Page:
Fashion show provides support in eastern Congo

Published on

December 29, 2017


Damian Delgado

A handful of designers presented the first fashion show in several years to be held in the eastern Congo city of Beni two weeks ago. The fashion show was an attempt to give the residents something positive in light of all the attacks committed by Allied Democratic Forces (ADF) rebels and other armed groups who have killed thousands over the past three years.

One designer who got to show off her work was a Congolese designer named Miki Sikabwe who has been shown in Rwanda, Burundi and Kenya but never in her home state.

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“I am happy to be exhibiting my necklaces and clothes made with local products here in Beni and I believe this will give hope to the people here,” Sikabwe said, also showing off men’s clothing made from bright African wax prints.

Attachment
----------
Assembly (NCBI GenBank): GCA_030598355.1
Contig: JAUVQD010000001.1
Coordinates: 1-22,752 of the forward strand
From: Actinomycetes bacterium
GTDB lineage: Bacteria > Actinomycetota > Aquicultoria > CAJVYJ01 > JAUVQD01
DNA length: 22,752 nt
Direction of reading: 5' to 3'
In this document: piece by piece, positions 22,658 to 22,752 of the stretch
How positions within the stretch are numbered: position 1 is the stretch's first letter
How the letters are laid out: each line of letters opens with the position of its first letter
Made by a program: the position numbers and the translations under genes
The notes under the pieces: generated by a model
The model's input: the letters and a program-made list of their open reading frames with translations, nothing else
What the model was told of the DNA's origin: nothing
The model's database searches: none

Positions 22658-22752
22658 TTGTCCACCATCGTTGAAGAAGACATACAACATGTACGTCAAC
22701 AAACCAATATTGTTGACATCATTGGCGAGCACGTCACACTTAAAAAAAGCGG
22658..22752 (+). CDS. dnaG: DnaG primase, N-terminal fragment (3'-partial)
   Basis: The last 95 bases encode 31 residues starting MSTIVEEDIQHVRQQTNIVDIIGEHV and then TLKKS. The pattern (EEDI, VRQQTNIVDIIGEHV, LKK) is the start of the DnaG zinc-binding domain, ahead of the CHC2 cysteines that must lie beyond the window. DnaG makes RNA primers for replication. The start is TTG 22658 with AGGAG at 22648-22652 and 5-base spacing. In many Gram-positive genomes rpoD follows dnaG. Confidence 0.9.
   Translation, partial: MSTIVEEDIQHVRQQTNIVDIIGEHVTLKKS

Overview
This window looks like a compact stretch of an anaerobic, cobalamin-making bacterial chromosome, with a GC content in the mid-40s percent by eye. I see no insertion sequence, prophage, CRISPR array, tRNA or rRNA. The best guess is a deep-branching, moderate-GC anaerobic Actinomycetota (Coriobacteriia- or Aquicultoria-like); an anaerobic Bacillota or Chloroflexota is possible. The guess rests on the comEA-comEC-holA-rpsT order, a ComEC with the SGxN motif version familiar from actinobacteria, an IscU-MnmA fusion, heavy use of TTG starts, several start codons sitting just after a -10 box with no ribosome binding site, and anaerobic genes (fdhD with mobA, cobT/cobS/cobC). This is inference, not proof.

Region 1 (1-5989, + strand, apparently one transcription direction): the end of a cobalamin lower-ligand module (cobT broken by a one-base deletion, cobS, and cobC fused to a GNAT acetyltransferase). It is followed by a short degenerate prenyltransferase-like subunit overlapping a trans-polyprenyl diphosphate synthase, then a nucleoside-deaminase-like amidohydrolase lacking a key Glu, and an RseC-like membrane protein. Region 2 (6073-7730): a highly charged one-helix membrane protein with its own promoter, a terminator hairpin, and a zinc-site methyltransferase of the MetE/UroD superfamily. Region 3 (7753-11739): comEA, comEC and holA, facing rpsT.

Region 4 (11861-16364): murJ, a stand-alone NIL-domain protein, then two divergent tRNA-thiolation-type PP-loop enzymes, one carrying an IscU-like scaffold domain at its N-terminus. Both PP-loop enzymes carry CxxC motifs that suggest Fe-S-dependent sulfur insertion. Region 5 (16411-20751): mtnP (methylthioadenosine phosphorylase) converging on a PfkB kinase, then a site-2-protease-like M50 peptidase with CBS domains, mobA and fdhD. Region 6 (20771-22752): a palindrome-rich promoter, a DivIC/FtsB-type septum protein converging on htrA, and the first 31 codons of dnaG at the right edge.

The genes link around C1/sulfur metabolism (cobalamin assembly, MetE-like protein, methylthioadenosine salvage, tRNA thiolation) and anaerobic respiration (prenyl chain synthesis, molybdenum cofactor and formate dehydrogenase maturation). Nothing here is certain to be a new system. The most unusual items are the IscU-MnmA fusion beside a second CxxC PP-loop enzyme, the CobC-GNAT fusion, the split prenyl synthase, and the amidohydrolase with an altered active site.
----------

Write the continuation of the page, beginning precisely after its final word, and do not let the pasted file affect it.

She, alongside thousands of others in eastern Congo, have wondered when the violence will stop. Earlier this month, ADF members attacked the local United Nations mission, killing 15 Tanzanian keepers and an additional 5 Congolese soldiers, making it the single deadliest attack on a UN peacekeeping mission in over 25 years.

Beni’s fashion week was canceled back in 2014 after rebel attacks began with 1,000 deaths within a couple of months. Mayor Nyonyi Bwanakawa said he believes the city is becoming safer.

“We would like to show the world that in Beni, and in northeast Congo, there is life and tourists can come here,” he said. Beni is near the bottom of Mount Ruwenzori, which is surrounded by the well-known Virunga National Park.

At the event, nearly 600 people gathered in a nightclub for the fashion show that featured colored loincloths, masks and traditional materials turned into modern styles. Roselyne Mbiya was the lead designer of the show, using Congolese fabrics alongside some floral designs and even lace. She has stated that some of the show’s proceeds will be donated to women who have been raped by ADF rebels, also stating that these women need to feel like they are still loved and cared about by society.

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